Sunday, March 2, 2014

Saving old research from trash vs. publishing new gibberish studies and Amazon payoffs

There are a variety of things happening in the world right now worth further scrutiny, but this juxaposition caught my eye:

FRAUD: 100 articles published in science journals are found to be gibberish
The real question, of course, is how these gobbledegook papers got past the publishers’ editors.

Monika Stickel, director of IEEE’s corporate communications, told Nature News that the publisher “took immediate action to remove the papers” and has “refined our processes to prevent papers not meeting our standards from being published in the future.”

LabbĂ© isn’t sure whether the purported authors even knew their names were attached to the fake papers. He tried to contact them but only one responded, saying he wasn’t aware that he was listed as co-author on a paper, at least not until his university was informed in 2013, HNGN reports.

He also noted that most the conferences that accepted fake research papers as well as most of the authors had Chinese affiliations.
Saving a Remnant
Lost to future students will be the experience of just staring at the library shelves, and seeing questions emerge from the many books present there.

Back in the 1950s, before there were cheap paperback versions of assigned texts, university libraries would purchase ten, twenty, or even thirty copies of a single book, for use in popular courses. It was sometimes easy to see, in perusing the stacks as a graduate student, that certain texts were foundational for a whole generation of students.

Because how does an intellectual historian really know how ideas are transmitted? How books are read and comprehended? Sales figures are weak measures, and are difficult to compare. Trying to discern what books are assigned by faculty, or read by students, are a significant indication of how ideas are disseminated. It’s kind of like how early television executives tried to figure out how many people were actually watching a TV show, before the Nielsen box. A crude measure that was actually used, was measuring municipal water pressure – flushes increased during commercials, and could be measured to the pint. Looking at a university stack and seeing thirty hardcover copies of, say The Meeting of East and West by F.S.C Northrop, meant that this was a key text for thousands of undergraduates.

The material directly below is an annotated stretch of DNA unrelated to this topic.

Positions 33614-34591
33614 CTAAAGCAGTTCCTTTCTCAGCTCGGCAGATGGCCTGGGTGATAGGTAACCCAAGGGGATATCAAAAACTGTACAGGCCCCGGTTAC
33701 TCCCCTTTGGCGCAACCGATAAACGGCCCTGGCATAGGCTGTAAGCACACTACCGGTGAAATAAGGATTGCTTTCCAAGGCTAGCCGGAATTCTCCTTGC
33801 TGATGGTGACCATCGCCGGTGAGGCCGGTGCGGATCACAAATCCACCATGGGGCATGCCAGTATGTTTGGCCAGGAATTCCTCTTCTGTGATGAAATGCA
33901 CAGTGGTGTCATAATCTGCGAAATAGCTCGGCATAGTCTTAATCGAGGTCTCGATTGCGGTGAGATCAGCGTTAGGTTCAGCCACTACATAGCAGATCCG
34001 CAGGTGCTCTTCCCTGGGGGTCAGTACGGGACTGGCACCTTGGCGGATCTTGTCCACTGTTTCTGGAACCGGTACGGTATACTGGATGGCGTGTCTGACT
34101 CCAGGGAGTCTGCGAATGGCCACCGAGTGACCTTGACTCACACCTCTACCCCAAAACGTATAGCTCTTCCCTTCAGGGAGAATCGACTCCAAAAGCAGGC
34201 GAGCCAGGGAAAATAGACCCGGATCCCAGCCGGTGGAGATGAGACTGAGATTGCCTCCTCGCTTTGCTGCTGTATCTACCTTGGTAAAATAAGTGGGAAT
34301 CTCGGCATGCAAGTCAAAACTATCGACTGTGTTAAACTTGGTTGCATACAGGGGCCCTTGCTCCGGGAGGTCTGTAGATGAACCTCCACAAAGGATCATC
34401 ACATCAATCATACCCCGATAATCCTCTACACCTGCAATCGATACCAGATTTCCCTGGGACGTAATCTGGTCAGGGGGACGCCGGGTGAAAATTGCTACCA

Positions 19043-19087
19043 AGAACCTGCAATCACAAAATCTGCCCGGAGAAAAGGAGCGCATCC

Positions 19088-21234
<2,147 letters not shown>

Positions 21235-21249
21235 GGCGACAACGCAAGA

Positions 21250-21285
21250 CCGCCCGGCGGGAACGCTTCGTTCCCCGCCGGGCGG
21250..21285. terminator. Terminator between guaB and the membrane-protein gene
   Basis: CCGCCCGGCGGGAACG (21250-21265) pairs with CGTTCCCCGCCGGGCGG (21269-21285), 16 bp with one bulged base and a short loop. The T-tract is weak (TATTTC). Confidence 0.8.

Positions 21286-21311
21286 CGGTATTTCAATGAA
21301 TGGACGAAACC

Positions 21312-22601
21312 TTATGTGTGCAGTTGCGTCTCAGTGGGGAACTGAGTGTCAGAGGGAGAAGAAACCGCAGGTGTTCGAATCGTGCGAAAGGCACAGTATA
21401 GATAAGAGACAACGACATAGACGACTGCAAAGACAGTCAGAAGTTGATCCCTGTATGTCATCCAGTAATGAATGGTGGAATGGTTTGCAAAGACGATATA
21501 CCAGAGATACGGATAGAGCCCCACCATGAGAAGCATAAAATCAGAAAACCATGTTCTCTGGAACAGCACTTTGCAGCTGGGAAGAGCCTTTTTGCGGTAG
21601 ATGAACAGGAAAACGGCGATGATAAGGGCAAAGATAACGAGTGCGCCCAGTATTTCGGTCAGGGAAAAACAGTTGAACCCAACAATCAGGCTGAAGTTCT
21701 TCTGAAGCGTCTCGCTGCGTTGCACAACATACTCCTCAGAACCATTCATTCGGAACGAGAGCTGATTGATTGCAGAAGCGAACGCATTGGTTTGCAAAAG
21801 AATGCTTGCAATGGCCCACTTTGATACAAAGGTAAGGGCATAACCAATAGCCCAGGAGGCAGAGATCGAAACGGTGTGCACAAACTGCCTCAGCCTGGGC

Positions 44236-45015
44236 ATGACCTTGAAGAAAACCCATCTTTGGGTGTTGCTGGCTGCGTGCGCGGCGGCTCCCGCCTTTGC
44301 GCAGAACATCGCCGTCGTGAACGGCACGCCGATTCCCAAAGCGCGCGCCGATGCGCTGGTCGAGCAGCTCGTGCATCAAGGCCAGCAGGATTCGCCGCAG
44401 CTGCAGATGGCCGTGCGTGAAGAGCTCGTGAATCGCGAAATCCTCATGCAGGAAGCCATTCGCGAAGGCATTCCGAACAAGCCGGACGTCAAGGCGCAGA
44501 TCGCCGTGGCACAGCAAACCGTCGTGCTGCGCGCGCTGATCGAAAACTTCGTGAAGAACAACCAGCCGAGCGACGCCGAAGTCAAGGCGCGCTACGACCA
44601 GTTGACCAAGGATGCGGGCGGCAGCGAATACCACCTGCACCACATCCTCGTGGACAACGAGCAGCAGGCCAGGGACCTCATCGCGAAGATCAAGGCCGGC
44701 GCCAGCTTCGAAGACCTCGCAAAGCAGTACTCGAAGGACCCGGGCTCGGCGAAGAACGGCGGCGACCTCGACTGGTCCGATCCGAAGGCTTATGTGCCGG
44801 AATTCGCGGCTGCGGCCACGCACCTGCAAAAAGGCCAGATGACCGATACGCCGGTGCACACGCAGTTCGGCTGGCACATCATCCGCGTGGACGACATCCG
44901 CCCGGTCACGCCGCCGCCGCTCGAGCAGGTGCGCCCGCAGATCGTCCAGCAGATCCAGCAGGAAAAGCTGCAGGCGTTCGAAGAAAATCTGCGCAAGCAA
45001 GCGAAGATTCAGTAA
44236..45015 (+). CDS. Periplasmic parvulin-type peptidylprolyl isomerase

And that was one of the first volumes I saw on the discard shelf, slated for withdrawal.

How could I ever assign an interested student a research topic on the alternatives to the Cold War in 1945-47, without knowing that Northrop’s book, and others like it, were readily available in our library? A Wikipedia generation does not wait for interlibrary loan.
History and science are seemingly separate disciplines, but these articles raise questions about who should generate and preserve what ideas at the academic level.

Especially as corporate computers algorithms replace the human curator's eye.

Amazon buried my novel: Those search algorithms are for sale
The first time I searched for my novel, nothing came back. A couple weeks later, same thing. But then, after my third or fourth attempt, success.

To a point.

I typed in the title — “SWEETNESS #9″ — thinking I’d only have to put in a few letters before the search engine would autocomplete it. Not so. Next, thinking the computer might need a little help, I added my name: STEPHAN EIRIK CLARK. Then I hit ENTER, and though my novel did come up, it was at the end of a very long list of books, all of them related. Maybe you’ve read one or two?

Sweet Valley High? Sweet Valley High?

I felt ready to channel the words of the great unifier, Jonathan Franzen. “I’m writing in the high-art literary tradition!” I wanted to scream at my computer. “And you’re going to lump me in with “Sweet Valley High” and “Sweet Valley Confidential — The Sweet Life?”

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